Part of The 100 Greatest Movies I’ve Ever Seen list.
dir. Orson Welles scr. Herman J. Mankiewicz and Orson Welles cin. Gregg Toland with Orson Welles, Joseph Cotten, Dorothy Comingore, Everett Sloane, Ray Collins, George Coulouris, Agnes Moorehead, Paul Stewart, Ruth Warrick, Erskine Sanford, William Alland
In 100 words: How do you live up to being called the greatest movie ever by a great many film lovers? By simply being that. Welles’ genius practically invented cinematic grammar: his shadows, his deep focus shots, his incredible sense of editing for clarity and for thrills, and his sense of scale. Kane is an astonishing story of a man’s hubris, improved by Welles’ mythization of his character through frequently dazzling images, audacious edits, virtuous performances. In other words, it lives up to the hype and then some—people forget how fun to watch this is and repeat viewings only magnify its brilliance.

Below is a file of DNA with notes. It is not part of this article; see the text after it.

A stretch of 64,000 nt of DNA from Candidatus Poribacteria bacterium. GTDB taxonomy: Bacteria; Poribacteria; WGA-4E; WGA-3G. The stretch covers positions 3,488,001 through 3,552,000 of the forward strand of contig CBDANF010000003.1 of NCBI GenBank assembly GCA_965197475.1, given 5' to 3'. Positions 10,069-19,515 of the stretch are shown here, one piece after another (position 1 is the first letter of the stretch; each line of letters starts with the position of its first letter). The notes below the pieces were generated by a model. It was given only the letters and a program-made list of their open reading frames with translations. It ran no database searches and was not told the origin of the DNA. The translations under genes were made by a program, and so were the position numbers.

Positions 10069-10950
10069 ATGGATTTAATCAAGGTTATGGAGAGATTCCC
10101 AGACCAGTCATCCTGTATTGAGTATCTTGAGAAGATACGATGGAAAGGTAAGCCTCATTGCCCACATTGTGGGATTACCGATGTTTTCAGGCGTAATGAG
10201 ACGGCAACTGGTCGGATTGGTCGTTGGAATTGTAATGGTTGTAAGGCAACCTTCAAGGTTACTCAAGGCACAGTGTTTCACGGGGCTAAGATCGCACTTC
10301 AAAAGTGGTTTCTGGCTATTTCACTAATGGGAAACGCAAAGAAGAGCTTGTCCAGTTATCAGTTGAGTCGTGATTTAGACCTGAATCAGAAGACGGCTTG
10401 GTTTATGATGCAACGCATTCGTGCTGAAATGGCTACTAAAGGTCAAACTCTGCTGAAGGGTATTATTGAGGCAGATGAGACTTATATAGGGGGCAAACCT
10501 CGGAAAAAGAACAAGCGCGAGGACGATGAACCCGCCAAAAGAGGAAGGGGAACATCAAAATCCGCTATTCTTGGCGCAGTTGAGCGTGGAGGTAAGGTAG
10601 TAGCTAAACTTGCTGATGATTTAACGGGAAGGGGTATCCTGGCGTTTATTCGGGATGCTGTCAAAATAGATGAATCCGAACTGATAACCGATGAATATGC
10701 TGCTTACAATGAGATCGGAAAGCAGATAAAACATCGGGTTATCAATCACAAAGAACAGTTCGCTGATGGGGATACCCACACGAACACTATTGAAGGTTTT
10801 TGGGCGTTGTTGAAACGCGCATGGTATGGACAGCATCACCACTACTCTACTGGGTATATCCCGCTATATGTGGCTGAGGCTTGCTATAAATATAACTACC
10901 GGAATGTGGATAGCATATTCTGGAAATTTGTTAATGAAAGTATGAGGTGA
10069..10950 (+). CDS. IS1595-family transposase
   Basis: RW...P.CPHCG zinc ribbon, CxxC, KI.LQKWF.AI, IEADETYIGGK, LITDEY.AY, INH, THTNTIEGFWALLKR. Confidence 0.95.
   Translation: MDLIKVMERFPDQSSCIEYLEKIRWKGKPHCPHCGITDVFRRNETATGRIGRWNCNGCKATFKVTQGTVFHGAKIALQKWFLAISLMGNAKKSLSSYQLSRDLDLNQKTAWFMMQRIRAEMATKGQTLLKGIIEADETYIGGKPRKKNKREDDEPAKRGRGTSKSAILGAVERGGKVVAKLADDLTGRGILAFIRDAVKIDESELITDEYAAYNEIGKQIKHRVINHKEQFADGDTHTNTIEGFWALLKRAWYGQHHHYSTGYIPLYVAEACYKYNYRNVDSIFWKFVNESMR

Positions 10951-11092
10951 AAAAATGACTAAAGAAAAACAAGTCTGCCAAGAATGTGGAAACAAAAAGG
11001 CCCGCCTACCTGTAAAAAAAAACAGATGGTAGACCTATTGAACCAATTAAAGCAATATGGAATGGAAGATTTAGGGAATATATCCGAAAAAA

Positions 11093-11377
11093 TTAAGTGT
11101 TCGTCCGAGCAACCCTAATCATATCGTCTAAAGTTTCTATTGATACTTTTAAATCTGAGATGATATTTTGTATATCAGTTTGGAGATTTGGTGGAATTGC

Other Movies for Context: Orson Welles is an incredible director with a body of work that constantly pushes the boundaries of cinema. The Magnificent Ambersons (1942), a film that despite the studio surgeries, is pretty spectacular, The Lady from Shanghai (1947) suffered from doing too much, but that last shootout scene is fantastic. Touch of Evil (1958) comes closest to Kane in terms of sheer genius, opening with the most impressive tracking shot EVER. I couldn’t get into Chimes at Midnight (1965) but the fight scenes are ahead of their time. F for Fake (1974) isn’t my cuppa either. Regardless, he is one of the most important directors in cinema, so mandatory viewing.